OCCUPIED JERUSALEM: Israel and the US disagree on what would be a realistic timetable for stopping Iran from obtaining nuclear weapons, Israel's defense minister said Thursday, but stopped short of threatening unilateral Israeli action.
Ehud Barak reiterated concerns that Iran is trying to make its suspected nuclear weapons program immune from attack before taking a decision on assembling atomic bombs.
Israel "cannot afford" to wait in such a situation, Barak told Israel Radio.
However, several more months can be given to allow sanctions and negotiations to work, he said. During this period, it would become clear "if the Iranians intend or don't intent to stop their nuclear weapons program."
In the interview, Barak argued that superior U.S. military capabilities and America's position as a world power lead to its different stance on the subject of Iranian nuclear threats.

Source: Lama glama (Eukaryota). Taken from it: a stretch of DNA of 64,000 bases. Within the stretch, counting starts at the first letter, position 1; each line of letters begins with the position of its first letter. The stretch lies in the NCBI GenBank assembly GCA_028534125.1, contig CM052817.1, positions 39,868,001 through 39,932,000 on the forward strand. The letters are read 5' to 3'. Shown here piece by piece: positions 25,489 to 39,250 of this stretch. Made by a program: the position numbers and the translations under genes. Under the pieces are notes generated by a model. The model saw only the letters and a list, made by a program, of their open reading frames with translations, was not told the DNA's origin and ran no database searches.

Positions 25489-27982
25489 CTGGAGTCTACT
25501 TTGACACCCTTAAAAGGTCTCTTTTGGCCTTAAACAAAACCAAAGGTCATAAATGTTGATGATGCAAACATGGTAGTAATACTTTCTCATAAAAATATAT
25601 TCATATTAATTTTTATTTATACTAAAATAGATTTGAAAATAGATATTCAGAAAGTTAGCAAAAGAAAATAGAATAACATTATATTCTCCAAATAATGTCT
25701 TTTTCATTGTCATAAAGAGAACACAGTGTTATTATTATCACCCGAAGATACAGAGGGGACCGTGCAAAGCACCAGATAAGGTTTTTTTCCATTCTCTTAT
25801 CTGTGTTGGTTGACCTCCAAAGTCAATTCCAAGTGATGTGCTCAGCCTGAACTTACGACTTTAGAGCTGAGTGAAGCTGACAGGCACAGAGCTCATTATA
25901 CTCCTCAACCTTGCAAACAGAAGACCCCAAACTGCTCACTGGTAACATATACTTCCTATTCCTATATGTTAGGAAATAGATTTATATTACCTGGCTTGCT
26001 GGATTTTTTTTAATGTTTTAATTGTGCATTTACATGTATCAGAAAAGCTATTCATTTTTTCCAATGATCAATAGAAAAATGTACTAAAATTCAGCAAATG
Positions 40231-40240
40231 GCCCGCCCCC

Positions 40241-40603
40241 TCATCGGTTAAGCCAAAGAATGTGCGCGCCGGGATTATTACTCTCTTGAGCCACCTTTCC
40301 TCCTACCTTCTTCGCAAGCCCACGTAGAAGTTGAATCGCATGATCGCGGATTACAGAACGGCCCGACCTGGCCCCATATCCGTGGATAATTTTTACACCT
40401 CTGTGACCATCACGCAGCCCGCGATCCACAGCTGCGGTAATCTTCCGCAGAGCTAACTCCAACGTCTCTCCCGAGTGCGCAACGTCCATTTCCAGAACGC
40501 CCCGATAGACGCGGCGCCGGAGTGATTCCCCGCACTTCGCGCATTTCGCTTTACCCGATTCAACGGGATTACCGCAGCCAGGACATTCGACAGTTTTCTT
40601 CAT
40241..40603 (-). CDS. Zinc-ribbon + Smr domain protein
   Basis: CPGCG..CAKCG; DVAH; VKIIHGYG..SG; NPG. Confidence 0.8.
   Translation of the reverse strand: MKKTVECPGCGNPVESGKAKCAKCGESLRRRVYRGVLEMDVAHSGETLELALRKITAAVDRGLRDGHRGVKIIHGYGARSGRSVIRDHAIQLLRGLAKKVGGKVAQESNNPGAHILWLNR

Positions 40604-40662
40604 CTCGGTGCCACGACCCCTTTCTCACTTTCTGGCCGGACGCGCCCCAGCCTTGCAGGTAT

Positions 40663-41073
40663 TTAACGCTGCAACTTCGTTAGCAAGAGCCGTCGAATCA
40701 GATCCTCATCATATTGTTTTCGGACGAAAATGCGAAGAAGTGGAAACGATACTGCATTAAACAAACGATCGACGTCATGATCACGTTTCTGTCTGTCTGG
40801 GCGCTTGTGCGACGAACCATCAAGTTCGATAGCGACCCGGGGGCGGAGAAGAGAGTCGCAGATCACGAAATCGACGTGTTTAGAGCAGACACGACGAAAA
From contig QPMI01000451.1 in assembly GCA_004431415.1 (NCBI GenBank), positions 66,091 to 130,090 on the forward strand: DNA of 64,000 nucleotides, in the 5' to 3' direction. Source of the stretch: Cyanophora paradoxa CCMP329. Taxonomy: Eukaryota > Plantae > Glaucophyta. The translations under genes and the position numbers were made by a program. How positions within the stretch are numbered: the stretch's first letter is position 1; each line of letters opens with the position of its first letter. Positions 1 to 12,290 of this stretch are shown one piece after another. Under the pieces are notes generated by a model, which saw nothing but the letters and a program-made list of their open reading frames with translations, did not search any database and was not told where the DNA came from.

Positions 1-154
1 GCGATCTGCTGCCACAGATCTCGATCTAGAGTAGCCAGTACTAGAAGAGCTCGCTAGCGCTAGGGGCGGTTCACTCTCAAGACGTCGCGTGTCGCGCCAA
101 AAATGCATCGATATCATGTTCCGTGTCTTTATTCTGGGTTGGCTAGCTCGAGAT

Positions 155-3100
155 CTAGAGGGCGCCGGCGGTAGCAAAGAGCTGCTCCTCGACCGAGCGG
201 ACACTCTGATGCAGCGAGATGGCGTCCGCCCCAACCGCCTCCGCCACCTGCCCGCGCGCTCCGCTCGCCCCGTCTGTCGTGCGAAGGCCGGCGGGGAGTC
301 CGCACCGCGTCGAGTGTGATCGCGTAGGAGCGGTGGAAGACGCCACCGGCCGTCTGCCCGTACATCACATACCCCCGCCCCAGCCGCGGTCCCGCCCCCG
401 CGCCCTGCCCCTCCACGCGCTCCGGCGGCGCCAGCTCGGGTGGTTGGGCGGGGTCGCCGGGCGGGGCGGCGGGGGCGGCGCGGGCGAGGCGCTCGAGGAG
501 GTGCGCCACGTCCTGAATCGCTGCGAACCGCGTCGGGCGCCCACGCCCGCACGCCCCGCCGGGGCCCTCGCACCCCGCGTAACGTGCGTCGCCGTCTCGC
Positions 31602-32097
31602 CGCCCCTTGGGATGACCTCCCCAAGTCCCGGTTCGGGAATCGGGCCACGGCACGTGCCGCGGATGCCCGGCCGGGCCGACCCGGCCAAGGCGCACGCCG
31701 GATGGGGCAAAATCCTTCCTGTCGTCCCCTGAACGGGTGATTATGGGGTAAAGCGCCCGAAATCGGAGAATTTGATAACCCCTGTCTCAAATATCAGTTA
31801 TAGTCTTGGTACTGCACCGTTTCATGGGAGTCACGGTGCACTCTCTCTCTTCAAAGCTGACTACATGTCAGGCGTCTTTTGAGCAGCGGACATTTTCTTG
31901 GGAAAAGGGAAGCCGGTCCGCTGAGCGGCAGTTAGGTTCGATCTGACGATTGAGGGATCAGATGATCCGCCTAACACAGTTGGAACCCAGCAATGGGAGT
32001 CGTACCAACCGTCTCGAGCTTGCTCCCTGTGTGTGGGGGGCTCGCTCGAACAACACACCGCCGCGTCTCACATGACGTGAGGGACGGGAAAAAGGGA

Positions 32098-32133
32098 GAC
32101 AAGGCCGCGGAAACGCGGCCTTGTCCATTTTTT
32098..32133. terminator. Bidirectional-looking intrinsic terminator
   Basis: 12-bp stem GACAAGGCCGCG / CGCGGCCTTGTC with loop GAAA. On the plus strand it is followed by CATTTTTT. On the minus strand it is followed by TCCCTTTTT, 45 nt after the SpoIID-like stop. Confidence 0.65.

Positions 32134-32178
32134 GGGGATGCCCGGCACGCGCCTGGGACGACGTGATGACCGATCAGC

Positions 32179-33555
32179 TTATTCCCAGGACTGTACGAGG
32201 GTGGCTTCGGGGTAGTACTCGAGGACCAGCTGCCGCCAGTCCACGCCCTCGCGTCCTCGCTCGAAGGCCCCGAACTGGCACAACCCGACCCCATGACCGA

Israel feels directly threatened by a nuclear Iran, Barak stressed.
In a separate interview with German television, Barak said that 2012 is a "highly important" year for a possible strike and speculated that a "surgical intervention" - a precision hit on Iranian targets - is not a matter of weeks, but also not a matter of years.
Iran denies it is trying to develop nuclear weapons, and insists its nuclear program is meant for peaceful uses such as generating electricity.
Barak said Israel and the U.S. agree on the final objective of preventing Iran from building nuclear weapons, but that "the difference between us and the U.S. is the perspective on timetables."
"America has more abilities than Israel," Barak said. "You can think of a time when Israel would be very limited in its ability to act."